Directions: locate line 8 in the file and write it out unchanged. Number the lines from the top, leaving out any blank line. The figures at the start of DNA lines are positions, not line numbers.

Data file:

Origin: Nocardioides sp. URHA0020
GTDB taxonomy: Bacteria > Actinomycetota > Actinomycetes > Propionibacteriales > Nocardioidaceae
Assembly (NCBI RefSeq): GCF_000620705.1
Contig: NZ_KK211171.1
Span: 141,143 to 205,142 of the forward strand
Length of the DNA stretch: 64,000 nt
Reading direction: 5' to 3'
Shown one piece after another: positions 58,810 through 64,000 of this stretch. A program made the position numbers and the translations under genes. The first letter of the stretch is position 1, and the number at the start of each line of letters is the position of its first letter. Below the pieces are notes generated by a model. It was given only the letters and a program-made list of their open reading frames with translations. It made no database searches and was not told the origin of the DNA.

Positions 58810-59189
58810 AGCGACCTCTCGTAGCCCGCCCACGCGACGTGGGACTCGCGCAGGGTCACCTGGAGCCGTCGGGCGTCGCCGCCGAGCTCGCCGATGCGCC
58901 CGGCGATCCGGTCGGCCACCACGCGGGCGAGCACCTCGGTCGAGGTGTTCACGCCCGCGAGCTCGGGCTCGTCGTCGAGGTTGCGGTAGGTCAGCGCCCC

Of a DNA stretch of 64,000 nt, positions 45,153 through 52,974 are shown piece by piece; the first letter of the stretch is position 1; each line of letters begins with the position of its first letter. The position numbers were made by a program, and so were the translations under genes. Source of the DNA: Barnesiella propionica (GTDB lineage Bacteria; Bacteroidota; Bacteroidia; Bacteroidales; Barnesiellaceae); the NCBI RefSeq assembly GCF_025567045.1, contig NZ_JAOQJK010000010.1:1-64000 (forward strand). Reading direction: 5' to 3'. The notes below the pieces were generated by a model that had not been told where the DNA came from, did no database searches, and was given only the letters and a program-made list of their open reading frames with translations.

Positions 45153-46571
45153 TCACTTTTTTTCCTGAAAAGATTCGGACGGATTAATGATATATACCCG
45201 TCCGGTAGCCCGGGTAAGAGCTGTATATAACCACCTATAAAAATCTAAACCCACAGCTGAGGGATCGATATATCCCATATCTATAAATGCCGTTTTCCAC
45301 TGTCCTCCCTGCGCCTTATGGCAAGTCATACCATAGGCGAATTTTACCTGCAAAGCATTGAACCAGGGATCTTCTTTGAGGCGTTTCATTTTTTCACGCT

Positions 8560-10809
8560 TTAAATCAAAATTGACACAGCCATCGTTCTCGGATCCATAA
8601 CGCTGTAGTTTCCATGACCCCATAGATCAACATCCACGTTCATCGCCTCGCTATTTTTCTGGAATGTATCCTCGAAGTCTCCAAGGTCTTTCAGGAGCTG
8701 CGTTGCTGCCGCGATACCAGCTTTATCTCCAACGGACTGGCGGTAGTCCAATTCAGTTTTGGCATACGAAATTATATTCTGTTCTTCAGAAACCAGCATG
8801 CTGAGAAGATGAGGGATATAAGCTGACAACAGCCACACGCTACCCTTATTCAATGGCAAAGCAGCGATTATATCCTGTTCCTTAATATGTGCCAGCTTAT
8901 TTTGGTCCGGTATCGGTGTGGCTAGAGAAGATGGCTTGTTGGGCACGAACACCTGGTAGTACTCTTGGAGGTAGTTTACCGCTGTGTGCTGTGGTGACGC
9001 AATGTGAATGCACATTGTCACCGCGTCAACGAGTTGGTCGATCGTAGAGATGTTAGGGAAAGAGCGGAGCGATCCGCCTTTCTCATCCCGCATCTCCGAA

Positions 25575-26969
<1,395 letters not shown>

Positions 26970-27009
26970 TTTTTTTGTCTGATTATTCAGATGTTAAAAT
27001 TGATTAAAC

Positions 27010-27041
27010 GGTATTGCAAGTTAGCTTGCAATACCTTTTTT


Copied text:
Shown one piece after another: positions 58,810 through 64,000 of this stretch. A program made the position numbers and the translations under genes. The first letter of the stretch is position 1, and the number at the start of each line of letters is the position of its first letter. Below the pieces are notes generated by a model. It was given only the letters and a program-made list of their open reading frames with translations. It made no database searches and was not told the origin of the DNA.